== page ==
Recently, there has been a sharp incline in school shootings. This incline has infuriated countless students who fear for their lives upon entering a school building. Everyone can agree that a school should be a place of learning, but just because something should be one way, does not always mean that it is. Last week, thousands of students across America simply stood up and walked out of class in protest of the country’s loose gun restrictions.
Many students took it upon themselves to organize rallies outside of their schools, complete with picket signs and group chanting, prodding the government for stricter gun regulations.
They believe that the gun laws in America should mimic those of many European countries, which statistically speaking have much lower rates of gun-related crime. These countries have either made it extremely difficult to find oneself in possession of a firearm, or have simply banned them outright.
Mount Juliet High School is a part of the Wilson County school department, which was on leave for spring break at the time. Due to this, there were no local walkouts.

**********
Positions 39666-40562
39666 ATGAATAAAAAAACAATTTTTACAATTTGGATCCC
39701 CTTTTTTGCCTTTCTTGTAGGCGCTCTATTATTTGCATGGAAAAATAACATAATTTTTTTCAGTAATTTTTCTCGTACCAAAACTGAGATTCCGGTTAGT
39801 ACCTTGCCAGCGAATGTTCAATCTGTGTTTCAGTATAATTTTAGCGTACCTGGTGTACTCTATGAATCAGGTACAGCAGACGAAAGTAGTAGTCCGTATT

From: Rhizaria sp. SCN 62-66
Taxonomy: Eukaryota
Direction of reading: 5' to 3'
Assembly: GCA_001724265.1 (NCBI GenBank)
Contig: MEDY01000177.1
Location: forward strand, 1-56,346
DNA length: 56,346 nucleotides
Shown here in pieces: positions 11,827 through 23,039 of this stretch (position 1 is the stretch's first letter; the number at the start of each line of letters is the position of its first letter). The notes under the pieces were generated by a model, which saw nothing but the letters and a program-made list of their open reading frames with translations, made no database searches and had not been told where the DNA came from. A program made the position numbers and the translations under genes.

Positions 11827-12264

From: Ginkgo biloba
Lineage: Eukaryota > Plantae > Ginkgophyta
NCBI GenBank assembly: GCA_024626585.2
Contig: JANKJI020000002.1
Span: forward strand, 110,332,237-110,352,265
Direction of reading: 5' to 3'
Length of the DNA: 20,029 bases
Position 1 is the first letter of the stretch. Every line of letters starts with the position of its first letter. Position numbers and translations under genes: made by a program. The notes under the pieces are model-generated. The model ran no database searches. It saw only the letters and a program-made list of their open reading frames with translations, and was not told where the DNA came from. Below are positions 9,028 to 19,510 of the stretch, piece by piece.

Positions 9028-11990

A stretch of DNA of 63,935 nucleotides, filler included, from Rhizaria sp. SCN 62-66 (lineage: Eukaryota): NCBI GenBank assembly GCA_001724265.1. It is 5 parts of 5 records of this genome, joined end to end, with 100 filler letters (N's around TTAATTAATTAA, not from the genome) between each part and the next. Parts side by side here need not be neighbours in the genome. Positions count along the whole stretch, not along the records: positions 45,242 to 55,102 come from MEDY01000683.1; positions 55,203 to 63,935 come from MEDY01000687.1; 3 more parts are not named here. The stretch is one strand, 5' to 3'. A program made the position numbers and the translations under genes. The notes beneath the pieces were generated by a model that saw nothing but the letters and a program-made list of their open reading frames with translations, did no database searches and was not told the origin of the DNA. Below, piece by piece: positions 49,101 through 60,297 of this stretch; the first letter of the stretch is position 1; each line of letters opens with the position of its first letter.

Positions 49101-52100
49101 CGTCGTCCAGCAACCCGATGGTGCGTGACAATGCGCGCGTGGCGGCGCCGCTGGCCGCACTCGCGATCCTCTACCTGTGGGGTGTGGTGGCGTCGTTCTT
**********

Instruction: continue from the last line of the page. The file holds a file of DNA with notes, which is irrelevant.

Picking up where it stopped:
“I probably would have attended the walkouts had we been in school, but not because I believe that it will help anyone,” said Keaton Simmons, a junior at MJHS. “I feel like there would be a lot of pressure on kids to walk out, facing harsh social consequences if they disagree on gun control and decide to stay in class. It could also just be used as an excuse to skip school.”
“Walkouts don’t really seem effective to me. Sure you got your opinion out in the open and made a statement, but you also showed that you’re irresponsible in skipping school and breaking rules. The two parts cancel eachother out and you’re left with an ineffective mess,” also said Simmons.
It really is a difficult predicament and there’s no clear answer. Some people want guns, and others do not. There is currently no clear evidence that restricting guns or even going as far as banning them will entirely affect the rates of mass shootings.
Even so, there is no point in idling. The right answer may be to spitball ideas and see what works, implementing new regulations and just seeing what kind of effects they have. Trying and failing is better than not trying at all when it comes to saving the lives of countless children and ensuring a safe place for people to be educated.
With time continuing to pass after the walkouts, the effects of them are more and more likely to be seen. Regardless of whether or not these students are taken seriously, a nation-wide protest is bound to garner some attention of lawmakers.